Literacy & Education


Literacy and education in SIL Cameroon, as well as SIL International, distinctively focuses on developing programs in non-dominant languages and emphasizes using the mother tongue as the gateway to basic literacy. SIL Cameroon's vision for language programs is to see literacy become a sustainable community value with the ownership of literacy goals and activities in the hands of the people. This is achieved by maintaining a focus on training and capacity building of local people who can participate in and lead in both adult and children's literacy efforts, in formal and informal settings.

Improving educational achievement is an outcome that can be realized through multilingual, mother-tongue education programmes, particularly in the rural areas of Cameroon. When children arrive at school on their first day, they don't come with empty "baskets." Rather, they come with a storehouse of cultural and linguistic knowledge based on their mother tongue and cultural heritage learned at home. This is a ready storehouse upon which a strong foundation for literacy, first in the mother tongue and then in an international language, can be built.

Adults, too, can benefit from the acquisition of literacy skills later in life. Often, adults who have not learned to read and write as children, face insurmountable barriers such as learning to read and write in a foreign language. By tackling literacy in their mother tongue, the skill and confidence they gain can then be transferred in learning to read and write in English, or French, while maintaining a connection to their own cultural heritage.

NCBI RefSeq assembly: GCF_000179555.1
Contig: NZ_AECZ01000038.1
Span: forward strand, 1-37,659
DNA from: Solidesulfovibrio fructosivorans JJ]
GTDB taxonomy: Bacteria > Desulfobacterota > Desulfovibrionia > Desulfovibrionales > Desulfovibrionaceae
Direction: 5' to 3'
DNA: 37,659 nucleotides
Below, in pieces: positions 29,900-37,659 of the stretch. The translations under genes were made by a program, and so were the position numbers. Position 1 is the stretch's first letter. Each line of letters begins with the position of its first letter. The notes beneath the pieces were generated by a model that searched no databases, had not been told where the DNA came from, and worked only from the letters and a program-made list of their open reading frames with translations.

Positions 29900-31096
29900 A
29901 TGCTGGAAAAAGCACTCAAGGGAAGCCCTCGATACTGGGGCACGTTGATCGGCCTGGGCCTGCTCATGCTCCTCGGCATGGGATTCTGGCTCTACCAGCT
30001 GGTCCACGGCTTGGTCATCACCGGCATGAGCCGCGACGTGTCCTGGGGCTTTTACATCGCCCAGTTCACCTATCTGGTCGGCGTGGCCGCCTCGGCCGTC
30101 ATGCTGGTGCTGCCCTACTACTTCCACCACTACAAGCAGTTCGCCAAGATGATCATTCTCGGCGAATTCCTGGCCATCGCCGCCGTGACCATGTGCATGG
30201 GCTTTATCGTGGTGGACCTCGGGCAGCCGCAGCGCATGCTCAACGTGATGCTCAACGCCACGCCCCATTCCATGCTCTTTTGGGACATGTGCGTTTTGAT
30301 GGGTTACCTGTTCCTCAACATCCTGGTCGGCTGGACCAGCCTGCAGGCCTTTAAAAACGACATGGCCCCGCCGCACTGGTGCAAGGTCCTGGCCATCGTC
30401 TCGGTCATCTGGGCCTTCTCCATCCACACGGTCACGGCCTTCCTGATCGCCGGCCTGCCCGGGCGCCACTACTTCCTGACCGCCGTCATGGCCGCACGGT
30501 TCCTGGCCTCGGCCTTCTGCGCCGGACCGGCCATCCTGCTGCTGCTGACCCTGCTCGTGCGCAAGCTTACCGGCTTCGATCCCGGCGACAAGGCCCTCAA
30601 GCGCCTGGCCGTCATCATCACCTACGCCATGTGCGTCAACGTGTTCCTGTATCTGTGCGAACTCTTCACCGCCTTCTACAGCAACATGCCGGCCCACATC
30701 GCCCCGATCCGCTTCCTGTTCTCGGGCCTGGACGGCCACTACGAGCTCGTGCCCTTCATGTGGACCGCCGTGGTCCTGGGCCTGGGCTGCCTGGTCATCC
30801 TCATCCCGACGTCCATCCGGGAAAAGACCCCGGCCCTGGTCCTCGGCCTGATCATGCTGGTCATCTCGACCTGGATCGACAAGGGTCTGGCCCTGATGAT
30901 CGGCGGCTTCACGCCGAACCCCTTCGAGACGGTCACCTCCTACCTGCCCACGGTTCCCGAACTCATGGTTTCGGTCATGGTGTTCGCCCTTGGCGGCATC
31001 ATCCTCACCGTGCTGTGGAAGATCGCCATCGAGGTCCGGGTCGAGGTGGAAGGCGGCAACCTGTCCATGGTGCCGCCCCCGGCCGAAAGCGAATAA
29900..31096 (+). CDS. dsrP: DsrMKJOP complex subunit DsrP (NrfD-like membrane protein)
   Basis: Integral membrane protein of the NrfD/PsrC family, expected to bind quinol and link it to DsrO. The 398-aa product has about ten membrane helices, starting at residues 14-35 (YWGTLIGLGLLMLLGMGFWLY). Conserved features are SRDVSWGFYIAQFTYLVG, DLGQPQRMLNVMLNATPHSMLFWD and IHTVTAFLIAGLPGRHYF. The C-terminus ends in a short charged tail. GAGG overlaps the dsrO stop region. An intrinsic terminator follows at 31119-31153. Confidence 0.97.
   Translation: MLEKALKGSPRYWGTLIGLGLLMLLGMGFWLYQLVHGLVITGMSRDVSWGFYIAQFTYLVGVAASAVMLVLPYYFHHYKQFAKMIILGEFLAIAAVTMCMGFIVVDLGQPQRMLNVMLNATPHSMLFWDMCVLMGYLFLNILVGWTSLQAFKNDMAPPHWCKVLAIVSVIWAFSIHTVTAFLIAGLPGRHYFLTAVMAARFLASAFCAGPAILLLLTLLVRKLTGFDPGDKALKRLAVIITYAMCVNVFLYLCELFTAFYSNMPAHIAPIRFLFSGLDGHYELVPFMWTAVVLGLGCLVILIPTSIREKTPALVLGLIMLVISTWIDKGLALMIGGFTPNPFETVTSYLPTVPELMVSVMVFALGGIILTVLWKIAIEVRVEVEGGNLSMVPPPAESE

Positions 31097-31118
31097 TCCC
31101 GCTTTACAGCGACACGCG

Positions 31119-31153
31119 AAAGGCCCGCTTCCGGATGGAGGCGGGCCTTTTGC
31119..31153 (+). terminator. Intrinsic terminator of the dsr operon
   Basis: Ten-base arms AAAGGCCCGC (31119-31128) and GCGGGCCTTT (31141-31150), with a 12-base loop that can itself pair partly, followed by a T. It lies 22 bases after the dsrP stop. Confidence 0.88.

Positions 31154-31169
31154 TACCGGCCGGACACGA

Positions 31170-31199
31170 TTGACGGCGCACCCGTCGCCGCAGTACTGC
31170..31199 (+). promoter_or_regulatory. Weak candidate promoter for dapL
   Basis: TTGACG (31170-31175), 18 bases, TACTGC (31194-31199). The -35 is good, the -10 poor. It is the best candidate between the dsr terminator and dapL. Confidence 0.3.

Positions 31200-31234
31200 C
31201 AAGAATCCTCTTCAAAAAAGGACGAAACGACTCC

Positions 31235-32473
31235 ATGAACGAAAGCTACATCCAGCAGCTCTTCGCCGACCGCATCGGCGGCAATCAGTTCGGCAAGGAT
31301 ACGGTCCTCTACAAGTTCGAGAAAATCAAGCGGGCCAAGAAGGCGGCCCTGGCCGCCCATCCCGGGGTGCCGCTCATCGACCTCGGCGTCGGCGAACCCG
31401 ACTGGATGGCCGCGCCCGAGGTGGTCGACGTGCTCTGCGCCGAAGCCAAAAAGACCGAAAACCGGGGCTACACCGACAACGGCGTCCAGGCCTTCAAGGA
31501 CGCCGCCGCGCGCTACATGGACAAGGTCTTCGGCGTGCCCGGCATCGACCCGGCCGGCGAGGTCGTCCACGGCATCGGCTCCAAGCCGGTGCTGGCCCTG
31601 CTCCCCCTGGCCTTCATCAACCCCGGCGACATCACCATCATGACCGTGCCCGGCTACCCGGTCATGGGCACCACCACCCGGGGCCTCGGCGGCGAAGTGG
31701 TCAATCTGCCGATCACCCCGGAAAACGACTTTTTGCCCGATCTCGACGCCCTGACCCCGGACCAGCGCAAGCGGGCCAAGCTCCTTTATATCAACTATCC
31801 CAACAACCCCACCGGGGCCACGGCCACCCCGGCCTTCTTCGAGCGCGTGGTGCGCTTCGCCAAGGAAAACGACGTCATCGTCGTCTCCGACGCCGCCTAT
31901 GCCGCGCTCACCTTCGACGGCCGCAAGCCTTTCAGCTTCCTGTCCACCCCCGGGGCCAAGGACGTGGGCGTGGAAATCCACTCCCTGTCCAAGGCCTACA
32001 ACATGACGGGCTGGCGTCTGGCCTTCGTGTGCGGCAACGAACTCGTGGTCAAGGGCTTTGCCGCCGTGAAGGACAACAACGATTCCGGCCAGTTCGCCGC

International Literacy Day

Literacy remains a major global challenge. September 8 each year is an occasion to give hope to the millions of women, men and children who cannot read or write even their own names. International Literacy Day is a timely reminder to the world about the importance of literacy for individuals, families, communities and whole societies.

Empowering people, connecting families, bridging generations

Fulfulde mother tongue literacy classes held during the school holidays proved to be a great success. Three Fulani secondary school students taught the classes. The classes grew in size quickly. So, new classes were formed with late primary school students now teaching their younger brothers and sisters.

Young boys who help care for the cattle discovered that they, too, could read and write about their own interests and experiences. With this new sense of empowerment, they eagerly came to the classes to read their stories written while out with the cows.

Using a whole language approach that encourages creative writing, evenings were filled with the youths visiting the elders of the community to gather traditional stories that they could write down and read in the next day’s classes. Rediscovering their own rich traditions, they created excitement among the elders who asked to have their own literacy classes. 

Who would be the helpers for these classes? The younger children are sitting with their elders in the evening, helping them learn to read. Generations have been bridged together through the power of mother tongue literacy.